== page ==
Empty Middle Seats on Planes Cut Coronavirus Risk in Study


Keeping the middle seats vacant during a flight could reduce passengers’ exposure to airborne coronavirus by 23 to 57 percent, researchers reported in a new study that modeled how aerosolized viral particles spread through a simulated airplane cabin.

But the study may have overestimated the risks of traveling on a fully occupied plane, critics said, because it did not take into account mask-wearing by passengers.

“It’s important for us to know how aerosols spread in airplanes,” said Joseph Allen, a ventilation expert at Harvard T.H. Chan School of Public Health who was not involved in the study. But he added, “I’m surprised to see this analysis come out now, making a big statement that middle seats should stay open as a risk-reduction approach, when the model didn’t include the impact of masking. We know that masking is the single most effective measure at reducing emissions of respiratory aerosols.”

Although scientists have documented several cases of coronavirus transmission on planes, airplane cabins are generally low-risk environments because they tend to have excellent air ventilation and filtration.

The laboratory experiments on virus dispersal in aircraft cabins were conducted several years before the current pandemic began, and did not account for any protection that wearing masks could provide.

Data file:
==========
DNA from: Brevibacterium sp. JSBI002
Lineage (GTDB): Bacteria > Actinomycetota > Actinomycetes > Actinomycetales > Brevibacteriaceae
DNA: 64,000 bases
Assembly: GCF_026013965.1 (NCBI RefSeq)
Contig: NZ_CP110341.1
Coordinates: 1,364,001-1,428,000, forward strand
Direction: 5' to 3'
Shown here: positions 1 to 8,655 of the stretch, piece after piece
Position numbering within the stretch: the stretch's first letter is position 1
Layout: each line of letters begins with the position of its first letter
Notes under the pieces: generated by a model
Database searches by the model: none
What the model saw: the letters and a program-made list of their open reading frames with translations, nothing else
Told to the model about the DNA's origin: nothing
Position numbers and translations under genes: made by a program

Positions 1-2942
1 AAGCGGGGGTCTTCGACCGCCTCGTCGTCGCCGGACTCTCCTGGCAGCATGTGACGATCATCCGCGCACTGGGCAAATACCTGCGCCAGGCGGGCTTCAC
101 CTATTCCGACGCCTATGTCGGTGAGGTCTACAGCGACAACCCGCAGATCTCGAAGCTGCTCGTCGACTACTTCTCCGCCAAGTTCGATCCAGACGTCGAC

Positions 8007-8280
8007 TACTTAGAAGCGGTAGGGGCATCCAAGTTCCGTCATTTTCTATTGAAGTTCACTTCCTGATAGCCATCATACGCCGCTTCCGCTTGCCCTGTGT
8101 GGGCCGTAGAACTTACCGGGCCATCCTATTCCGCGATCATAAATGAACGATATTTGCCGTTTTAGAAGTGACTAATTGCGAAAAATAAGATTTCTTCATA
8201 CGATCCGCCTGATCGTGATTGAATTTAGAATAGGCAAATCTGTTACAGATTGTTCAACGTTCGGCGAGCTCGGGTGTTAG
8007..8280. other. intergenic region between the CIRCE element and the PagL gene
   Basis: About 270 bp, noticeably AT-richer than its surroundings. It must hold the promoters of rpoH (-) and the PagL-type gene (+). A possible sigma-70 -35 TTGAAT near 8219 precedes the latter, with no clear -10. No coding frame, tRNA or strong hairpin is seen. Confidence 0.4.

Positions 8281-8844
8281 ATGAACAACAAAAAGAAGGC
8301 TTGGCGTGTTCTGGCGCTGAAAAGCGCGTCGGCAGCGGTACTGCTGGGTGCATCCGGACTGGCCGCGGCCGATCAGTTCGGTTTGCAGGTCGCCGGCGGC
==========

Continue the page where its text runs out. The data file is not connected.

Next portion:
Masking would reduce the amount of virus that infectious passengers emit into the cabin air and would likely lower the relative benefit of keeping middle seats open, Dr. Allen said.

The researchers acknowledge that the study has limitations, but they say that their results suggest that “physical distancing of aircraft passengers, including through policies such as middle-seat vacancy,” could be one of several strategies for reducing air passengers’ exposure to the virus.

The cost-benefit analysis is tricky for airlines. But purely from a health perspective, keeping middle seats open would be helpful, providing a buffer between an infectious person and others nearby, according to Alex Huffman, an aerosol scientist at Denver University who was not involved in the study. “Distance matters, for both aerosols and droplets,” he said.



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